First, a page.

New study posits ‘substantial’ savings through greater adoption of e-prescribing
WASHINGTON Doctors who prescribe electronically are shifting more of their patients to generic drugs and saving health plan payers and patients themselves money, a new study reports.
The study, published in the Archives of Internal Medicine, shows that physicians who adopted electronic prescribing increased their prescribing of generics and other lower-cost options, resulting in savings for consumers and insurers of $845,000 per 100,000 patients per year.
The pharmacy benefit management industry was quick to seize on the results. “This confirms e-prescribing will result in tremendous savings and is the cornerstone to greater adoption of electronic medical records and other health information technologies,” said Mark Merritt, president and chief executive officer of the PBM industry’s national trade group, the Pharmaceutical Care Management Association.
Driving the greater tendency toward generic prescribing among doctors already using paperless prescribing, noted PCMA, is the greater immediate access to information those doctors have. “E-prescribing provides physicians with clinical and cost information on prescription options that allows them to better counsel consumers on which medications—including various lower cost options—will be the safest and most affordable choices,” noted the organization in a statement.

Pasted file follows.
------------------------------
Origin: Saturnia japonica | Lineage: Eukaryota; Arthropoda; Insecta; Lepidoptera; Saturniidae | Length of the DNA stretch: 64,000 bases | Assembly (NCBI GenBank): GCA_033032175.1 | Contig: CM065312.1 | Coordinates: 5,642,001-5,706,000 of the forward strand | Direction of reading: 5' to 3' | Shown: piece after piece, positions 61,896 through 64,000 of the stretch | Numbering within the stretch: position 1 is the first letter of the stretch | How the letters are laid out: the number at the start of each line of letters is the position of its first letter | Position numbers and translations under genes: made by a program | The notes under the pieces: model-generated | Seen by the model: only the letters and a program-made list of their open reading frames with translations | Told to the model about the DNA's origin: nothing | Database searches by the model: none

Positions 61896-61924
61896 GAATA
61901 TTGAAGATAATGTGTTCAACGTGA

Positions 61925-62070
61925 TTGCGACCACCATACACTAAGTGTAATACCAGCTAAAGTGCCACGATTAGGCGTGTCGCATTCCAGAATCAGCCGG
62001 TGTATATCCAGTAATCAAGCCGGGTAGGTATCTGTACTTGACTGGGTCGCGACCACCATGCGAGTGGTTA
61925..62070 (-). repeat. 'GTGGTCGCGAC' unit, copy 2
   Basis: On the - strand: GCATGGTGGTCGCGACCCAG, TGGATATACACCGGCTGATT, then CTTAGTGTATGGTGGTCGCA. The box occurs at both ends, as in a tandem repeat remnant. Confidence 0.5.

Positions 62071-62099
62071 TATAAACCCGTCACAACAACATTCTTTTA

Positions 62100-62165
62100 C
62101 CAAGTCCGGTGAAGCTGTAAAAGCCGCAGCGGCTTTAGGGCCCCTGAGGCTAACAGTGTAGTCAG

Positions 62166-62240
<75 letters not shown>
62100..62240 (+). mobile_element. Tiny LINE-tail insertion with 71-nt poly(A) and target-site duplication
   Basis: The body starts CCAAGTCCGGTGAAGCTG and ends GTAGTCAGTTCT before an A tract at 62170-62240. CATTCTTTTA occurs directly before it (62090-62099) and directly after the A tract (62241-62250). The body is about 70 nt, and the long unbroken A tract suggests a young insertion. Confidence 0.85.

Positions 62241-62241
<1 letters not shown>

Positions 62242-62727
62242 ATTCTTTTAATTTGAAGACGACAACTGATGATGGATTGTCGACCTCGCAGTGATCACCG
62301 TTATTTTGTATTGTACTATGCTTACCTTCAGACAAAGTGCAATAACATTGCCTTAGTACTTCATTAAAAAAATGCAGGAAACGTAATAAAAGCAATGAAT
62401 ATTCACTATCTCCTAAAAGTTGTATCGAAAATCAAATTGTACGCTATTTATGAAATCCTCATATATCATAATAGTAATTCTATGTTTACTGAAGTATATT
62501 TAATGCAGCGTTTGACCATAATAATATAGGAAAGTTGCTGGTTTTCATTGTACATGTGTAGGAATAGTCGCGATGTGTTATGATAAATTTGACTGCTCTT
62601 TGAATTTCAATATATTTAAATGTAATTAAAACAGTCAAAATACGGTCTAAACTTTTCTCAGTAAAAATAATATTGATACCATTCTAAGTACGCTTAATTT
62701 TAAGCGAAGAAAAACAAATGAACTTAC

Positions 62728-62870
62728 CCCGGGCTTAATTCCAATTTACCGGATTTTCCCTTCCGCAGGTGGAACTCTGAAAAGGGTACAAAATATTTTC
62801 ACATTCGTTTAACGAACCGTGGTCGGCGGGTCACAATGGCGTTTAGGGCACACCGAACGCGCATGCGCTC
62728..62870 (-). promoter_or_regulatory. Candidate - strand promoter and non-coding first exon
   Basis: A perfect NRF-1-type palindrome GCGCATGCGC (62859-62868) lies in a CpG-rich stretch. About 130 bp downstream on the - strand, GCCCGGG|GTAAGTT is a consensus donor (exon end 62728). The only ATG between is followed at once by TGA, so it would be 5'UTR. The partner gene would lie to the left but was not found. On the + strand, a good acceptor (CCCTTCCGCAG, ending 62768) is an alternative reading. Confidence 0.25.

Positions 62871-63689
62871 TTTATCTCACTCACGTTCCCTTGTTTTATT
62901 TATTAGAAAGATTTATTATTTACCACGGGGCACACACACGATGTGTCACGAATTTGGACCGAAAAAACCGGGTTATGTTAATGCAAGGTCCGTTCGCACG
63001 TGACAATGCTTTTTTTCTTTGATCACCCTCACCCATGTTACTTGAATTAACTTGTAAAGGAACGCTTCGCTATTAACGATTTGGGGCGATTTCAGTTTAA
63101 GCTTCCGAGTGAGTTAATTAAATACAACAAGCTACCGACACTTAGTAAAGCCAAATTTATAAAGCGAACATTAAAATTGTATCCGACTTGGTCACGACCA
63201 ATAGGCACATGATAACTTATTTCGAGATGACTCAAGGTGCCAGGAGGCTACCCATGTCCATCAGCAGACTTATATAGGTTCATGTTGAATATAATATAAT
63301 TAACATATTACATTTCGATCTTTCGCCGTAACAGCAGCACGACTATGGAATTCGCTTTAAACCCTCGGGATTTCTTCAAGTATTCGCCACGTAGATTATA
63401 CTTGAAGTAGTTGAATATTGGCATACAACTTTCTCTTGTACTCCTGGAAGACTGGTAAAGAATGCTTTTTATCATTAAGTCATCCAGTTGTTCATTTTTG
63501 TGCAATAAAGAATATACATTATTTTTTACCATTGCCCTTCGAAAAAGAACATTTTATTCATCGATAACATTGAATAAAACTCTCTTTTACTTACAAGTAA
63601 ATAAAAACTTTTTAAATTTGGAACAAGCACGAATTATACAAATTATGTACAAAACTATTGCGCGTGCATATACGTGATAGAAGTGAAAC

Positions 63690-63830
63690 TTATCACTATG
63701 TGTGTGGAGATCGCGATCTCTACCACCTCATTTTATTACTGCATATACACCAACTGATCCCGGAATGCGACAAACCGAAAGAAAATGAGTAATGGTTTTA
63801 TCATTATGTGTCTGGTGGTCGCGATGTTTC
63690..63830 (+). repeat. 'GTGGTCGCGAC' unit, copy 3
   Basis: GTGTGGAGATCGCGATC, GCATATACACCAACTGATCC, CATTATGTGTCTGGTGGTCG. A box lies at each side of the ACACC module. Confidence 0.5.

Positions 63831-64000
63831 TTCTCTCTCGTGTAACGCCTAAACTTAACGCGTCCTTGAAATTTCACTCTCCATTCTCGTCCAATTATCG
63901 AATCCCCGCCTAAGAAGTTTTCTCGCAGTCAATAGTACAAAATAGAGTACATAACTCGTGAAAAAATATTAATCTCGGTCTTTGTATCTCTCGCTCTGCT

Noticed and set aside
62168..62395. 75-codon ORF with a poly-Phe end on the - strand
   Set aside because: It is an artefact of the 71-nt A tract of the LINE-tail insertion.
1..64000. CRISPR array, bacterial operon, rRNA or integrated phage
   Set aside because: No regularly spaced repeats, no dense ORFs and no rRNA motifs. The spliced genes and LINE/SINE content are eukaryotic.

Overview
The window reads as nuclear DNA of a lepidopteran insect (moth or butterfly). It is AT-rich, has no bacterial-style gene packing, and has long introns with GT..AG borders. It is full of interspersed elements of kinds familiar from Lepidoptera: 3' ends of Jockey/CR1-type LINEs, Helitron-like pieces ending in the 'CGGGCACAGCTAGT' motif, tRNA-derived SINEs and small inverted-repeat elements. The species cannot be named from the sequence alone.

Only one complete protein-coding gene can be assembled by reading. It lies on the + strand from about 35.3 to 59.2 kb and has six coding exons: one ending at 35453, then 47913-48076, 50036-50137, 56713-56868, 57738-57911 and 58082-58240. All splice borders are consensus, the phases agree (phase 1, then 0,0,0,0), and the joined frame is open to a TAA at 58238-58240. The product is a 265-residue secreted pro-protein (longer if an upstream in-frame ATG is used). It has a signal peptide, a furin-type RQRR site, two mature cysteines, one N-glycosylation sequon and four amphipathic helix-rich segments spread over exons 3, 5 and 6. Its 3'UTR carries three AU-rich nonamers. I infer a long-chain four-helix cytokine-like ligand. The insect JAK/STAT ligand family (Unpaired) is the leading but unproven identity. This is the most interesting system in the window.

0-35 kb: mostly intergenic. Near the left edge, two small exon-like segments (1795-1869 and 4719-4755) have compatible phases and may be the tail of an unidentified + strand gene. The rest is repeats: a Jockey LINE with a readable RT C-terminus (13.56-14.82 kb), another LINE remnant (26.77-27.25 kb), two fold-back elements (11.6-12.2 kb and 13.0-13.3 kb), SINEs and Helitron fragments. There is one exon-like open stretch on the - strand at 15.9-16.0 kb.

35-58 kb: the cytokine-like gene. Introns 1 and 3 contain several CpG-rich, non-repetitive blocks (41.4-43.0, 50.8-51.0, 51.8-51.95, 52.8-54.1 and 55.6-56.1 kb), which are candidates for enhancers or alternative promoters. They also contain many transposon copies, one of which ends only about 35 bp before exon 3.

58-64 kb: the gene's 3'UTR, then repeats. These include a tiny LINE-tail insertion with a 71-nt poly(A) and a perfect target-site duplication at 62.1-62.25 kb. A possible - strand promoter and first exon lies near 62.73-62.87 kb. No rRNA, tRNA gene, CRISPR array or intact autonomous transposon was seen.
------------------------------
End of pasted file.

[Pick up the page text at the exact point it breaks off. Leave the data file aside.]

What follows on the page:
The study’s authors described the technology’s potential savings as “substantial” if it were widely adopted. E-prescribing technology is currently being used by more than 35,000 doctors nationwide, according to one estimate.
Gilead sues Teva over approval application for generic Truvada
NEW YORK Gilead Sciences has filed a lawsuit against Israeli generic drug maker Teva Pharmaceutical Industries and a subsidiary.
Gilead, which filed the suit Friday in a United States District Court in New York, alleged that Teva committed patent infringement when it filed an approval application with the Food and Drug Administration for a generic version of Truvada (emtricitabine), a drug for treating HIV.
Gilead has a license to manufacture and sell the drug from Emory University in Atlanta.
Take Care adds another clinic to its network in Miami/Fort Lauderdale area
CONSHOHOCKEN, Pa. Take Care Health Systems, which is owned by Walgreens, has opened one new clinic in the Miami/South Fort Lauderdale area. The opening marks the 10th Take Care Clinic in the market.
The company currently operates 313 clinics in 18 states.